Again, the majority of your daily job duties will happen from behind a computer screen and, similar to writing, you can often find freelance opportunities as a graphic designer.

So if you want to let your creative juices flow on a daily basis and make a decent wage at the same time, perhaps you should direct your aspirations toward the goal of graphic design.

Average Salary: $49,571

Education Requirement: Bachelor's degree in English, communications, or graphic design

12. Librarian

If you love books and would love to spend your working hours surrounded by them, this could be the perfect job for you.

Sure, it involves some social interaction, but since you’re helping people find books or other learning resources, you’re less likely to find yourself tongue-tied and more likely to find the right words to help.

Your passion for reading, for knowledge, and for helping others will propel you forward when social skills become necessary.

And re-shelving books is a great way to recharge your social battery between patrons.

Average Salary: $57,093

Education Requirement: Master's degree in library and information science

13. Counselor

Now you’re thinking, “Why would I want a job that has me talking to other people all day long?”

For one thing, a counselor talks to one person at a time.

And with your understanding of how social anxiety affects your quality of life and your relationships, you’re uniquely qualified to help others cope with their anxiety.

Before you can help others with anxiety to thrive, you’ll need to learn how to do so yourself.

And when you learn what helps you, you can pass on that precious knowledge to others in need of it.

Average Salary: $58,311

Education Requirement: Master's degree in psychology

14. Veterinarian or Animal Caretaker

If you find it easier to socialize with animals, and you love caring for them and even treating them, consider a career as a veterinarian, a veterinary assistant (VA), a vet technician, a dog obedience trainer, or an animal caretaker.

Petting and playing with animals has been shown to release oxytocin and decrease the production of stress hormones like cortisol and adrenaline.

So, working with animals can both reduce your stress levels and help you connect more easily with other humans.

Average Salary: $100,703

Education Requirement: 4-year Doctor of Veterinary Medicine post-graduate degree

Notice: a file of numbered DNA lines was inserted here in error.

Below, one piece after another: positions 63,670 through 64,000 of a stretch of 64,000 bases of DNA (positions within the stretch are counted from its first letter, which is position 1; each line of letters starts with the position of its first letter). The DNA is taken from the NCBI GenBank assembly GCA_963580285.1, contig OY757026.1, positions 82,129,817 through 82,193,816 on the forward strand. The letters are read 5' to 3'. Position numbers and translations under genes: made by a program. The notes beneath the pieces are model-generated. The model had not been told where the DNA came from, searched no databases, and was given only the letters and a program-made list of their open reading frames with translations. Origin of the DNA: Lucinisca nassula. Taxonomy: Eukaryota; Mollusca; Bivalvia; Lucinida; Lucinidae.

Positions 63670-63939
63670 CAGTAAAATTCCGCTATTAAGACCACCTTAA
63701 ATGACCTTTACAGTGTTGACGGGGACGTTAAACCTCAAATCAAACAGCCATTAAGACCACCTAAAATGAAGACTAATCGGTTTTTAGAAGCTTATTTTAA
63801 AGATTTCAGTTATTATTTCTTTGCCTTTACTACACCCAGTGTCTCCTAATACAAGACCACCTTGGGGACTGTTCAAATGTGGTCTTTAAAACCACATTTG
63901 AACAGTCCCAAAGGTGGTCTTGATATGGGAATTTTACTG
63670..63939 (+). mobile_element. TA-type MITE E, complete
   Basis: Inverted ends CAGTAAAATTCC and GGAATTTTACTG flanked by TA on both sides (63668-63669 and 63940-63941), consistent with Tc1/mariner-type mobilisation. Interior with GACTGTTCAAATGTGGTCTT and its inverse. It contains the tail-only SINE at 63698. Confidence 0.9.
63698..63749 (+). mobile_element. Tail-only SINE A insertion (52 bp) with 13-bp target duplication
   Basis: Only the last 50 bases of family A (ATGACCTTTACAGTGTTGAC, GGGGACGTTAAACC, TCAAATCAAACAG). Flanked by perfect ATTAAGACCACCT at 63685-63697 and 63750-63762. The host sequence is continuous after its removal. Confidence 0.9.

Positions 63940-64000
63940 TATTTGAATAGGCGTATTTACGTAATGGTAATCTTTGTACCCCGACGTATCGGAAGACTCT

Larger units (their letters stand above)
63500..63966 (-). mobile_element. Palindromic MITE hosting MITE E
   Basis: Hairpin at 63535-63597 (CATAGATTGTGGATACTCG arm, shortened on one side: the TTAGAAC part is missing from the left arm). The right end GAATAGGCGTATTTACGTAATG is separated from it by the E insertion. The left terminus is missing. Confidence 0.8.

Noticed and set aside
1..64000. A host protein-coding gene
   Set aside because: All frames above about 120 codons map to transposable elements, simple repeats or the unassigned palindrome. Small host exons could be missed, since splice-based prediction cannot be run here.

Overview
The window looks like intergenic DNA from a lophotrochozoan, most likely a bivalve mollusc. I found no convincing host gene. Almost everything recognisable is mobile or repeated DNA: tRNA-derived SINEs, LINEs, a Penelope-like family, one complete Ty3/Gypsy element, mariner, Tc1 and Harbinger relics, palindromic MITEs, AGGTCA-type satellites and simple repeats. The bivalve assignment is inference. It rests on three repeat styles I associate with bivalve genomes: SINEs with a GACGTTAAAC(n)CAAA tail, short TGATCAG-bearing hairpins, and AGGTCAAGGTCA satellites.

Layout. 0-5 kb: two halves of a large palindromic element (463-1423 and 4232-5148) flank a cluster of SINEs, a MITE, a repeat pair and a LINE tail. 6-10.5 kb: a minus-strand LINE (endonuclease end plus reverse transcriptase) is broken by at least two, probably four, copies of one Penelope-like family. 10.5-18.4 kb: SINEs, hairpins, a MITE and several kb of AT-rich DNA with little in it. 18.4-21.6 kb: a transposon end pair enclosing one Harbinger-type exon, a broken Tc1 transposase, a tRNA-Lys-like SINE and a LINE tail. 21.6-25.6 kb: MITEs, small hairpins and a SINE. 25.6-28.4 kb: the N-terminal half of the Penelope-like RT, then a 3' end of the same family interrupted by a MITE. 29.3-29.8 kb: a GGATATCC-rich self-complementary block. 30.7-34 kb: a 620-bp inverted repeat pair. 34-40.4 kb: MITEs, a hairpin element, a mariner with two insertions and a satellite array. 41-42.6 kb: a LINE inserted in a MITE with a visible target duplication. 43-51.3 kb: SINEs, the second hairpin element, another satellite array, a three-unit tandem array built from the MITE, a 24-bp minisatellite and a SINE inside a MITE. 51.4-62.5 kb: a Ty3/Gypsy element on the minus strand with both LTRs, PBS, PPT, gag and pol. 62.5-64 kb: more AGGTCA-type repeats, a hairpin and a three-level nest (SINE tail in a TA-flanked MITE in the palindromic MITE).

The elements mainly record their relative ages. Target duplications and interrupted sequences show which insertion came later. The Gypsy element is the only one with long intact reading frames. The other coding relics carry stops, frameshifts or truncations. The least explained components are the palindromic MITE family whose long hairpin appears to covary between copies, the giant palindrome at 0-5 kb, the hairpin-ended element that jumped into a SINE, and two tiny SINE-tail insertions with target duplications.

15. Virtual Assistant

If you have social anxiety, you may prefer a job where you can work from home full time. A virtual assistant job could be the perfect job for you.

A virtual assistant works remotely as an independent contractor to provide administrative, technical, and other services to businesses and entrepreneurs. Communication is generally through email or online, so face-to-face interaction with your employer is minimal.

For this job, you need to be reliable, detail-oriented, skilled in written communication, self-motivated, and disciplined. In many situations, virtual assistants can work on their own schedules as long as the work is done and deadlines are met.

Average Salary: $49,753

Education Requirement: Associate's or bachelor's degree

16. Video Editor

A video editor is responsible for editing and then assembling video or film footage and sound into a form that tells the story or presents the message in an interesting and cohesive manner.

As a video editor, you work mostly on your own on a computer using editing tools like Apple’s Final Cut Pro or Adobe’s Premiere Pro to perform your work.

Although you will have deadlines to meet, video editing is a fairly low-intensity job that requires the kind of focus and concentration which can help you manage anxious feelings.

Average Salary: $42,771

Education Requirement: Bachelor's degree for film production

17. Computer Programmer

This career immerses you in computer code. You'll either be writing it or correcting malfunctions in specific programs.

Due to the concentration necessary for this work, programmers enjoy long stretches of solo work. This minimizes duties that could provoke feelings of distress, such as daily engagement with customers or delivery of presentations.

Employers will value your analytical skills and huge attention span instead of communication skills. The work itself may provide some relief from your anxiety.

Creating and analyzing complex software could distract your mind from external troubles. Every problem that you solve in code can represent a small victory that helps you feel useful and fulfilled at work.

Average Salary: $63,903

Education Requirement: Bachelor’s degree or associate’s degree in computer science

18. Photographer

You may discover that your anxiety is more manageable from behind a camera. Every shot will require your creativity and plenty of problem solving as you ponder lighting, poses, foreground and background, and overall composition.

By focusing on technical issues, you can keep your emotional difficulties under control throughout the work day. Photography really lets you tap into the concept that busy hands are happy hands.

This job does require interaction with people, but you'll find that people are usually quite willing to comply with a photographer's directions. They want the pictures to turn out well, so there's a low possibility of confrontation unless you're stalking celebrities.

If social situations are too much, you can still explore opportunities in stock photography. You could produce and license all types of images that people buy for publications.

Average Salary: $65,456

Education Requirement: Associate's degree or other photography credentials

19. Massage Therapist

Masseuses frequently experience joy and a sense of peace as they relieve the tension and pain in their clients' bodies. Human touch is fundamental to well-being. As a result, this job will continually place you in a state of connected quietude.

If large groups trigger your anxiety, then this is an occupation that never involves a crowded workplace. You'll engage with each client in a one-on-one setting.

A massage therapist operates in a largely independent manner. As an employee, you'll hardly ever have to deal with office politics. A massage career is also highly suitable for life as an independent contractor.